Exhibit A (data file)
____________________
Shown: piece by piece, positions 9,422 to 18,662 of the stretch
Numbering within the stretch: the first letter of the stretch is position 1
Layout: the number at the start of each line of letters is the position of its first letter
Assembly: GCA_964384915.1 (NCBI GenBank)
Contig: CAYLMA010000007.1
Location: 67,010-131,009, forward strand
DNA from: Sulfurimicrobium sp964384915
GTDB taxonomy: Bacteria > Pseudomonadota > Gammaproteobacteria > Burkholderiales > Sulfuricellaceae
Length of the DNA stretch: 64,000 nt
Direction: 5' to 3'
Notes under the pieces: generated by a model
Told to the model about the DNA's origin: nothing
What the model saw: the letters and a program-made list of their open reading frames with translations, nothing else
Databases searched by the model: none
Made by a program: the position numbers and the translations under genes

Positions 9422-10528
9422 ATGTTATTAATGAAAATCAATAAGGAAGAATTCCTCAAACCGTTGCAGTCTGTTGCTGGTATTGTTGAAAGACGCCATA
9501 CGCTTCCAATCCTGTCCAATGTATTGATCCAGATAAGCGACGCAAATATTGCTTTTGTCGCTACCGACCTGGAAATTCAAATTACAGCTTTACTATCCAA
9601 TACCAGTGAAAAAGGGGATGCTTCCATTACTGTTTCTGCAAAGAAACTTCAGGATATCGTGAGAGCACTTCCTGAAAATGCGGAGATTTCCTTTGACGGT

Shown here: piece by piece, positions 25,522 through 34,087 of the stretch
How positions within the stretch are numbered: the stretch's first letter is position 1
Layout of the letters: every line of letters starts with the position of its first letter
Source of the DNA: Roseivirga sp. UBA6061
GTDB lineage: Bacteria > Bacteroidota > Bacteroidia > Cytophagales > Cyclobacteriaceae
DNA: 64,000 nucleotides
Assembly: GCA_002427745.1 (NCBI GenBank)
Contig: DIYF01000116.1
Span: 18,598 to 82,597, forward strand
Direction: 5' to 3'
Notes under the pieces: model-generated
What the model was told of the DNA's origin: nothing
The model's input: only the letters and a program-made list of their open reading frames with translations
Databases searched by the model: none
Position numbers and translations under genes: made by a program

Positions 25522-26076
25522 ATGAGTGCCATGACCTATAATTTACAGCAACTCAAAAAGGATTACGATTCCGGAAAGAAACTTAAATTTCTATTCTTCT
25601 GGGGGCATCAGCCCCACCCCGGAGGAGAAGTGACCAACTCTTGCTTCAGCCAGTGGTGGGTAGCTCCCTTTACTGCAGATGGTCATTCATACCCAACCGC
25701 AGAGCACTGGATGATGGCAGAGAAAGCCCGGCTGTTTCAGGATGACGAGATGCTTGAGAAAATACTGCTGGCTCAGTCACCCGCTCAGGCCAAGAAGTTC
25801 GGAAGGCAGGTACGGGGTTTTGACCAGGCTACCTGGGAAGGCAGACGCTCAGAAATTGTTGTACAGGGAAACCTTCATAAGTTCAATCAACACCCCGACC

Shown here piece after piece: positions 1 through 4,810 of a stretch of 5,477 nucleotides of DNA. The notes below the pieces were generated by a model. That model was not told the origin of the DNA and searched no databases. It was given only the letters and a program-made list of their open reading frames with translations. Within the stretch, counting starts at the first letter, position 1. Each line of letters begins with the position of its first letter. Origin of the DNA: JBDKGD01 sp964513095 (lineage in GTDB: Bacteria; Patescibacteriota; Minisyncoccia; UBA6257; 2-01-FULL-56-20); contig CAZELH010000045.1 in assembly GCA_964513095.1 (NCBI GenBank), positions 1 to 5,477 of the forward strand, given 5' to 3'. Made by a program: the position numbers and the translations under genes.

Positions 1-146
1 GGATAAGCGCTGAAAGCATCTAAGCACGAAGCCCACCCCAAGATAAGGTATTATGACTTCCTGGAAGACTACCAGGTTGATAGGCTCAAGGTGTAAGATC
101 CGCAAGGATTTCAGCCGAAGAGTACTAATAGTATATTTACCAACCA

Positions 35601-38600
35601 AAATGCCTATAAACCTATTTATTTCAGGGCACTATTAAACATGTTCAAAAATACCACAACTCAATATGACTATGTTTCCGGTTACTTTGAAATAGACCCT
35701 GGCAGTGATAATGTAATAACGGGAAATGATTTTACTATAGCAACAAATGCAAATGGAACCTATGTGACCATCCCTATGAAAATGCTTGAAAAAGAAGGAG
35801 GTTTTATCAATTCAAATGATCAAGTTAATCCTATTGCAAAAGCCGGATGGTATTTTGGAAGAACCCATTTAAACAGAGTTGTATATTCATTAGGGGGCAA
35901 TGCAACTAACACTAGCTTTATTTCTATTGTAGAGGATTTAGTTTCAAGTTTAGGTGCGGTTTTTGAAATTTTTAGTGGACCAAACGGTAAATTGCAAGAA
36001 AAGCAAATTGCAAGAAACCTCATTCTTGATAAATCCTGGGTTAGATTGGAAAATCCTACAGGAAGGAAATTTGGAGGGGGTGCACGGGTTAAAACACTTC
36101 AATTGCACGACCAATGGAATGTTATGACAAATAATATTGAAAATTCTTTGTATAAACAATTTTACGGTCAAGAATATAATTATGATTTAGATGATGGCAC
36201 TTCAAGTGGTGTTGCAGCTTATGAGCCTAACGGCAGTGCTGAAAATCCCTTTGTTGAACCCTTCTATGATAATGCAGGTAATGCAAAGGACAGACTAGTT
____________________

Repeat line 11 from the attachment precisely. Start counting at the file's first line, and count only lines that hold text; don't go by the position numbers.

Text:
Notes under the pieces: generated by a model